Page N2.2 . 18 April 2007                     
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    AIA Housing Awards 2007

    continued

    The main floor of the PATH center houses services such as medical, addiction, and career counseling. The second and third floors consist of living quarters for 95 people. Although intended for transitional housing, the facility bestows a sense of security and promotes a healthy interaction among residents and caseworkers.

    Another special-housing awards recipient, Shirley Bridge Bungalows in Seattle, by Ron Wright and Associates/ Architects, is similar in purpose to the PATH building, but very different in design approach. The six one-story cottages offer affordable housing for low-income people disabled by AIDS. The cottages are organized around a central common space to foster interaction between residents.

    Like the PATH and Shirley Bridge projects, the Plaza Apartments, in San Francisco, was carefully designed to help homeless populations fit comfortably into their urban neighborhood. It was designed by Leddy Maytum Stacy Architects in association with Paulett Taggart Architects.

    The Plaza Apartments' ground floor commercial space, theater entrance, and residential courtyard enhance the streetscape, and the colorful exterior signals a new direction for the neighborhood. Inside are over 100 mini-studio apartments and health services for chronically homeless people.

    The jury observed: "This project has taken a wonderfully whimsical approach to the facade that relates to the existing neighborhood. The City of San Francisco is actively trying to alleviate the homeless [problem], and this project has the potential to change the situation."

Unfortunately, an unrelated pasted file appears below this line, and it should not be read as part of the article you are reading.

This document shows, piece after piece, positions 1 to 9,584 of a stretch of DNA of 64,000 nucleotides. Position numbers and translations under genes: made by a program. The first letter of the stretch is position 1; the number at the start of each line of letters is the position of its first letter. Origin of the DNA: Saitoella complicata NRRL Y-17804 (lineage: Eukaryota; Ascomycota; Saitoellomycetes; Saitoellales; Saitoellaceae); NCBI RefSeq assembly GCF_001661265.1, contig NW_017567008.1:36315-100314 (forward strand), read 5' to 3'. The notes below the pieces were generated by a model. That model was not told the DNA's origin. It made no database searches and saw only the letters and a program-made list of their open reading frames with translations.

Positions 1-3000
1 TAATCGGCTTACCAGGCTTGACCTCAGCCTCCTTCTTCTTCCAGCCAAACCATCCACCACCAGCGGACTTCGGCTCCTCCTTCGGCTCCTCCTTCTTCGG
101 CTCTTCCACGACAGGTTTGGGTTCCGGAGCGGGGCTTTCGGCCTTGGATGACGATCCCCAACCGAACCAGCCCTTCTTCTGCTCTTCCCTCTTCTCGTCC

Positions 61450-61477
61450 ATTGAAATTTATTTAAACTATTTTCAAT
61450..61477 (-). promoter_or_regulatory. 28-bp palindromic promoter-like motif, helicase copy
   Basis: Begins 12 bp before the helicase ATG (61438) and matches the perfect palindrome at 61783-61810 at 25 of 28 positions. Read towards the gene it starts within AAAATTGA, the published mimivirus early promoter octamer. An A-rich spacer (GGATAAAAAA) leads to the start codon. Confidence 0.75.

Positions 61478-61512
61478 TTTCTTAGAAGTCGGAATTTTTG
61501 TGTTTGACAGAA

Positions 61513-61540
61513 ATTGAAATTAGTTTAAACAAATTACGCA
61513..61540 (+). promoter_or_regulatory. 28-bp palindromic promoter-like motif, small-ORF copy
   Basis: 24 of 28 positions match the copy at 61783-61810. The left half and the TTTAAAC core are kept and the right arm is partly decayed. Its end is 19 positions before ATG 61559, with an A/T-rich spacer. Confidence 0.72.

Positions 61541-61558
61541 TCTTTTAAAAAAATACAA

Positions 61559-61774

The DESIGNhabitat 2 House, in Greensboro, Alabama, was designed by architecture students from Auburn University, with David W. Hinson, AIA, for Habitat for Humanity. The house combines contemporary design with high-energy performance and modular construction processes.

    Multifamily Housing

    The AIA's awards for outstanding multifamily housing recognize both high- and low-density projects, for both public and private clients. In addition to architectural design, the jury considered the integration of the buildings into their context, including open and recreational space, transportation options, and features that contribute to livable communities.

    The 156 West Superior Condominiums in Chicago, by the Miller Hull Partnership, is a mid-rise, steel-framed structure with cantilevered outdoor decks for each unit. The architects wanted the building to convey an image of structure, economy, efficiency, and order essential characteristics of Chicago's steel and glass architectural history.

    The Union, in San Diego, California, by Jonathan Segal, FAIA, stresses sustainability. The project is an adaptive reuse of an old textile manufacturer's union hall; it includes two affordable two-story live/work lofts and the architect's own office. The townhouses present a bold modern face to the street, while guarding substantial private outdoor space behind.

    Two award-winning multifamily projects are a far cry from urban apartments. Bridgeton (New Jersey) Hope VI, by Torti Gallas and Partners, consists of new housing woven as infill into vacant lots and blocks of a historic neighborhood. Porches, cornices, surrounds, siding, trim, and paint color were all designed to help the houses to blend with this context.